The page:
Reserve Bank of Malawi (RBM) Governor Charles Chuka says political will and patience on the part of the masses will be key to Malawi’s economic recovery efforts.
He was speaking in Blantyre on Friday during a business dinner organised by the Economics Association of Malawi (Ecama) under the theme ‘The Role of Economic Players in Economic Recovery’.
“The key to successful economic recovery will be the political will to implement the 2012/13 national budget as passed and, of course, patience on the part of the man on the streets,” said Chuka.
He said Malawi was currently going through a period of “correction” before growth becomes the focus.
“Hopefully by this time next year, this economy will be different and the debate by economists will have changed,” he added.
He expressed confidence that the Malawi kwacha will eventually stabilise, forex reserves will be built up, interest rates will begin to come down and that investors will start talking about Malawi.
Chuka said inflation should be contained within the 18.5 percent average for the year before coming down slightly to about 16 percent in 2013.
He also indicated that growth will pick up as projected and payment arrears will be reduced.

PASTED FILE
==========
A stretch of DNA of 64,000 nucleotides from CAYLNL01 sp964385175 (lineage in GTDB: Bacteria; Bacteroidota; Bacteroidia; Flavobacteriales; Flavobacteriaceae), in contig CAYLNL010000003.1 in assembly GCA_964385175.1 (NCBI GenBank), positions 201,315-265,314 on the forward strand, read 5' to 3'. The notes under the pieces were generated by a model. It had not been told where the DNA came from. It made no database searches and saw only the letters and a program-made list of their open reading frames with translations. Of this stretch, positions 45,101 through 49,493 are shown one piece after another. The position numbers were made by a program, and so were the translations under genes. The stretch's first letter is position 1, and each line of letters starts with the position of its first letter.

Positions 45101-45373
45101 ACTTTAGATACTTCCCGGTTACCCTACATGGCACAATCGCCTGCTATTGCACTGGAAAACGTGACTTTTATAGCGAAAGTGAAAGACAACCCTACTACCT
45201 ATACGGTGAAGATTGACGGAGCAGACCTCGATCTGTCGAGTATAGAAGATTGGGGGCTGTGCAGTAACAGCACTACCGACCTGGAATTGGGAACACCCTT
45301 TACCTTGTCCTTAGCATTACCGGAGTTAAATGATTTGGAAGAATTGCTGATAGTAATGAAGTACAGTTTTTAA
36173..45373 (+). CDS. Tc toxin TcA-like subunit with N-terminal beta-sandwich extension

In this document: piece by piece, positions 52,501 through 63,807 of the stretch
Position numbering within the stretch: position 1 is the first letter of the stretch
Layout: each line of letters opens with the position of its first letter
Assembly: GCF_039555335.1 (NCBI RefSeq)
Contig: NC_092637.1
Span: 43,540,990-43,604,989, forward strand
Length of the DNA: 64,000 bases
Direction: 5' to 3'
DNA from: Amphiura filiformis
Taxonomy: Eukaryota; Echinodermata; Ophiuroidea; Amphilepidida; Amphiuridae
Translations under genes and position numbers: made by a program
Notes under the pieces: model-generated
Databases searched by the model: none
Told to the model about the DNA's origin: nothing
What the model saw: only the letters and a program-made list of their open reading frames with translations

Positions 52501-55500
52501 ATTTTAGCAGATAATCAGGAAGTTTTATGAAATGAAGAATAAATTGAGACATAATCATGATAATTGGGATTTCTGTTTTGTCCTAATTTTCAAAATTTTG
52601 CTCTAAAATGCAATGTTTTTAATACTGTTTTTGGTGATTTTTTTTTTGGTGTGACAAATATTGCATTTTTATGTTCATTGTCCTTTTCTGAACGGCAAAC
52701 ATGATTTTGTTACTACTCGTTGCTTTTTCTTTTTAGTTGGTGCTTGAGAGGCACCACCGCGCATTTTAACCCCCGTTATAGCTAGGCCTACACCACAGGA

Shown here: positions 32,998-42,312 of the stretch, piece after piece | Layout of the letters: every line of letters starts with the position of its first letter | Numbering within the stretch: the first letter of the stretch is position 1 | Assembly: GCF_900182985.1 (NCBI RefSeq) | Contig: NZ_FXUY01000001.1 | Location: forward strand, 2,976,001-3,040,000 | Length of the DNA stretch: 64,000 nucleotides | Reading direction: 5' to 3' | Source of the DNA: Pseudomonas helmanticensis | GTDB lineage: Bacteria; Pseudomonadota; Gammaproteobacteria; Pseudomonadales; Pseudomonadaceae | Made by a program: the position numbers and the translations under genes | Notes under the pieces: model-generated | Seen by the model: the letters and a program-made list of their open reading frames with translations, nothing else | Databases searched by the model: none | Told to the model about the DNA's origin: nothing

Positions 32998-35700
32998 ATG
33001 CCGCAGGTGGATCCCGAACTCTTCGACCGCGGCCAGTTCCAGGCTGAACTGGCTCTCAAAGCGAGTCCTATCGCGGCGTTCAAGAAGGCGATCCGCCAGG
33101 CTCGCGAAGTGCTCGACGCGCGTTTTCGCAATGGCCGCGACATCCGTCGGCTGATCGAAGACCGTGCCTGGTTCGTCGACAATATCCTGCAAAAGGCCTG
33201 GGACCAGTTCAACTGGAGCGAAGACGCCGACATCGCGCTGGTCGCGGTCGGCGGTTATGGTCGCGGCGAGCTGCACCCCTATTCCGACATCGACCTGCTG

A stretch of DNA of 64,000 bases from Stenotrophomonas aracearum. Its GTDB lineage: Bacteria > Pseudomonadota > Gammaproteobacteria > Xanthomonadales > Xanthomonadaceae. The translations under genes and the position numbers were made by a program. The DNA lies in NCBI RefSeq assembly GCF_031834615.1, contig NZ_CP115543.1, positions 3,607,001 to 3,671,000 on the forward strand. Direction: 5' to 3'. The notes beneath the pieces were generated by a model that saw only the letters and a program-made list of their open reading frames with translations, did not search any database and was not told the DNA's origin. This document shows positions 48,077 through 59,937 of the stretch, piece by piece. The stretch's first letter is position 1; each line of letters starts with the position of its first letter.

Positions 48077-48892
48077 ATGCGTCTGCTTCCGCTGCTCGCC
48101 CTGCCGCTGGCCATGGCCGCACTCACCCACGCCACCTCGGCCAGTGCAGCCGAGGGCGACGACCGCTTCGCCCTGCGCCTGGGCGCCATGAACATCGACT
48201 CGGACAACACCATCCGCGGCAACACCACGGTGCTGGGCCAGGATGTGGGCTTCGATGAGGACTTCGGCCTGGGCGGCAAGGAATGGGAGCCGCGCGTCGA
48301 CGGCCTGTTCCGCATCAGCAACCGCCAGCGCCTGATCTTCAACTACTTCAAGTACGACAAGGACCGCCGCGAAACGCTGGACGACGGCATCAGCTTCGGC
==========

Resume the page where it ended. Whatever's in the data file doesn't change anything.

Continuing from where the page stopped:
“We will forget that fuel used to be scarce. With increased reserves, we will open up trade, more so that Malawians can now enjoy the economic freedom enshrined in our constitution.
“I can foresee increased investment in both exports and import substitution industries in the country. That’s what a free float supported by appropriate monetary policy and fiscal policies brings about in a country like Malawi,” said Chuka.
While appreciating the pain recent policy decisions have brought on the local man and industry, Chuka said if RBM had a choice, they would have left the kwacha and interest rates alone as has been the case in the past.
“However, the extent of economic malaise was unprecedented in our short history in this country and it will take a lot more work and sacrifices before things get better,” said Chuka.
He praised Ecama for providing a platform where economists can bang heads and map the way forward, especially during turbulent times like the present when the economy is sailing through stormy waters.
Ecama President Edward Chilima said the association’s wish is to be pro-active rather than reactive, saying the dinner was a good example of the association’s way of doing things where it provokes economic debate through well researched papers on economic issues in the country.
“The current situation is where a journalist provokes a question and then Ecama jumps around to find some befitting response. We want this reversed,” said Chilima.
Ecama trustee Hitesh Anadkat proposed the need for the private sector to adequately fund Ecama, unlike the current situation where Ecama relies on financial support from RBM and has RBM governor as chairman for its trustees.
This situation, according to Anadkat, will make Ecama independent.
“The last thing we can do as Ecama is to continue relying on the Reserve Bank for financial support. If there is one area in the economy that needs analysis, criticism and comments, then it is the monetary policy. Which is why Ecama needs to be independent,” said Anadkat.